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China MSCI inclusion is no sweat for India

Since 2014, MSCI has been considering adding the A-shares to its indices

Samie Modak  |  Mumbai 

Investors play cards in front of an electronic board showing stock information at a brokerage house in Beijing, China. Photo: Reuters
Investors play cards in front of an electronic board showing stock information at a brokerage house in Beijing, China. Photo: Reuters

China is by far the world’s biggest (EM), yet the nation’s locally listed shares—referred to as China A-shares— are not part of the major global indices such as

The reason being the country has several restrictions on participation by overseas investors and its trading rules are seen as opaque.

Since 2014, MSCI, biggest global index provider, has been considering adding the A-shares to its indices. However, the index compiler had laid down several pre-conditions, such as making the market more accessible to foreign investors and linking its stocks with Hong Kong.

Although China has only partially fulfilled the conditions, MSCI on June 22 took a landmark decision of including China A-shares in the index, which is tracked by an estimated $1.6 trillion of assets.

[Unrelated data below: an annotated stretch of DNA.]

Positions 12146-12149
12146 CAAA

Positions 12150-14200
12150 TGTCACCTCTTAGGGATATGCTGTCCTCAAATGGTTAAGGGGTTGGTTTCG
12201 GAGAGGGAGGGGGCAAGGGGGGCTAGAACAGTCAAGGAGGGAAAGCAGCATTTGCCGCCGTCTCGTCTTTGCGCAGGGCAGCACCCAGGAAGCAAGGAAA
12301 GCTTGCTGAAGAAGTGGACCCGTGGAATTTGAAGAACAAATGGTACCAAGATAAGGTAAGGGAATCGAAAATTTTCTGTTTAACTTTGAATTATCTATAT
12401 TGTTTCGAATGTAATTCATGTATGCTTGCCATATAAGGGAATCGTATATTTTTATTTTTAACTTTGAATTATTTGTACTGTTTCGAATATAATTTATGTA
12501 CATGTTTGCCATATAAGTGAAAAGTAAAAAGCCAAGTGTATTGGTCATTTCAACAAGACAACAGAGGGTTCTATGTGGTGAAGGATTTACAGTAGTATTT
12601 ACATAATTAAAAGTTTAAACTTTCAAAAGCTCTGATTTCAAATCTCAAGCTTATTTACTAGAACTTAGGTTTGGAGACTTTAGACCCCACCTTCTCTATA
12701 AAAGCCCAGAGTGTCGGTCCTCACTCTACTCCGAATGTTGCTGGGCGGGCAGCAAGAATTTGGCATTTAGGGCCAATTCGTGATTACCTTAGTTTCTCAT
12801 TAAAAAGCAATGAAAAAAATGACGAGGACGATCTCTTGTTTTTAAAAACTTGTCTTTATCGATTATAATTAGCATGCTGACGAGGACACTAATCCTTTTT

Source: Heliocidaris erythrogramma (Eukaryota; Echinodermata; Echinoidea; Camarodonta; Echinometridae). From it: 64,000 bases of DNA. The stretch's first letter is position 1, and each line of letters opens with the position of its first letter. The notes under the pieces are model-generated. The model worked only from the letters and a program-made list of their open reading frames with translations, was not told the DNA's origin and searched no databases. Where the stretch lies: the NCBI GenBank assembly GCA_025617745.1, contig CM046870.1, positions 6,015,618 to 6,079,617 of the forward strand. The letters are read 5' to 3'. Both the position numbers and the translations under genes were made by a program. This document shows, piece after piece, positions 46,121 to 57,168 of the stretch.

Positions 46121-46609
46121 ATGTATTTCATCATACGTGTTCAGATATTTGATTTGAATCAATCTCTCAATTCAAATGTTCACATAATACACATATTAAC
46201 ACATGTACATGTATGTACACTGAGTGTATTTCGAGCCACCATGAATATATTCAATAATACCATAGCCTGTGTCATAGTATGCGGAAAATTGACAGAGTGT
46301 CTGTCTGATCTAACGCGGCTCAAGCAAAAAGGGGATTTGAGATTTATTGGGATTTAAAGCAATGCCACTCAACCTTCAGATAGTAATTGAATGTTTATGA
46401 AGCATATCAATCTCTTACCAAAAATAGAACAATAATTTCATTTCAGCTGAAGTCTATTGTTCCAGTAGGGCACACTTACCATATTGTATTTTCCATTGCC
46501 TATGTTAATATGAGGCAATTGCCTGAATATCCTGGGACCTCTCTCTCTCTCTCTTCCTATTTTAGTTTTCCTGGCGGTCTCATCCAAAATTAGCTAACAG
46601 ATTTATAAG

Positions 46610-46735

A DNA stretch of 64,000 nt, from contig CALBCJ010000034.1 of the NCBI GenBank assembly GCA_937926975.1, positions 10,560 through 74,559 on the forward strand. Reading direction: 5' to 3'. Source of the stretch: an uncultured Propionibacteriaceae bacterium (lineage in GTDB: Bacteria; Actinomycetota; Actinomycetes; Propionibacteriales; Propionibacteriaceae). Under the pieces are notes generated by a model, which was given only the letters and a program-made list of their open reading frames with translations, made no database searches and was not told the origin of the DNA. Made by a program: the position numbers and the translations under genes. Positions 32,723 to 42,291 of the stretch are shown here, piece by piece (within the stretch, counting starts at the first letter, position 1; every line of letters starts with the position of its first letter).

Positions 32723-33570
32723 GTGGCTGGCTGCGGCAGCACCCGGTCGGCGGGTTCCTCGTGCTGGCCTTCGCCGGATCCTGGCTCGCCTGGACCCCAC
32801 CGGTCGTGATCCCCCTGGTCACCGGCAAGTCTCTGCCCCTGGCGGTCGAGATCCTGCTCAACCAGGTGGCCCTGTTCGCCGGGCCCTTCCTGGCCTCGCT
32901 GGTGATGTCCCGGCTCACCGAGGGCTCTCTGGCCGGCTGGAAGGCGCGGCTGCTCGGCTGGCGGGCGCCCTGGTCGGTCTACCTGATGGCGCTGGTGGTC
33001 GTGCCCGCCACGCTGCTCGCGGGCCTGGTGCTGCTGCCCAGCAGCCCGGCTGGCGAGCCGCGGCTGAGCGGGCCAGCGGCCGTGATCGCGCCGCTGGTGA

However, analysts see this as more of a token addition and a full-fledged addition, which could be many years away.

Given its giant size, complete addition (inclusion factor of 100 per cent) of China domestic shares, could see the world’s second-biggest economy have a weightage of 40 per cent in the Index. This could potentially squeeze other like India and South Korea, which are part of the EM index, resulting into massive outflows.

For now, at least, these will not have to break any sweat. This is because MSCI has set the inclusion factor at just five per cent and its weightage in the index is likely to be less than 0.8 per cent. Also, the inclusion is happening in two phases in May 2018 and August 2018.

Although the move will see India’s weight shrink in the index, this will be very modest to make a dent into passive investment flows.

Brokerage firm CLSA says India’s weight in index will reduce by only seven basis points (bps) to 8.85 per cent from current 8.92 per cent, resulting in potential outflow of only $214 million.


Similarly, other like South Korea and South Africa will see their weight drop by 12 bps and 4 bps, respectively. South Korea could potentially see outflows of $373 million, while South Africa could see modest outflow of $160 million.

Goldman Sachs says while South Korea, Taiwan, and India will see the largest dilution in index weights in the and MSCI Asia ex-Japan indices, the “selling pressure could be modest”.

“Overall, we view this announcement as an important milestone in the integration of China’s equity with the rest of the world, but that there is unlikely to be a significantly positive impact on A-share index performance near term due to the low inclusion factor and implementation period,” says Jonathan Garner, Chief Asia and EM Equity Strategist at Morgan Stanley. 

First Published: Thu, June 22 2017. 23:20 IST
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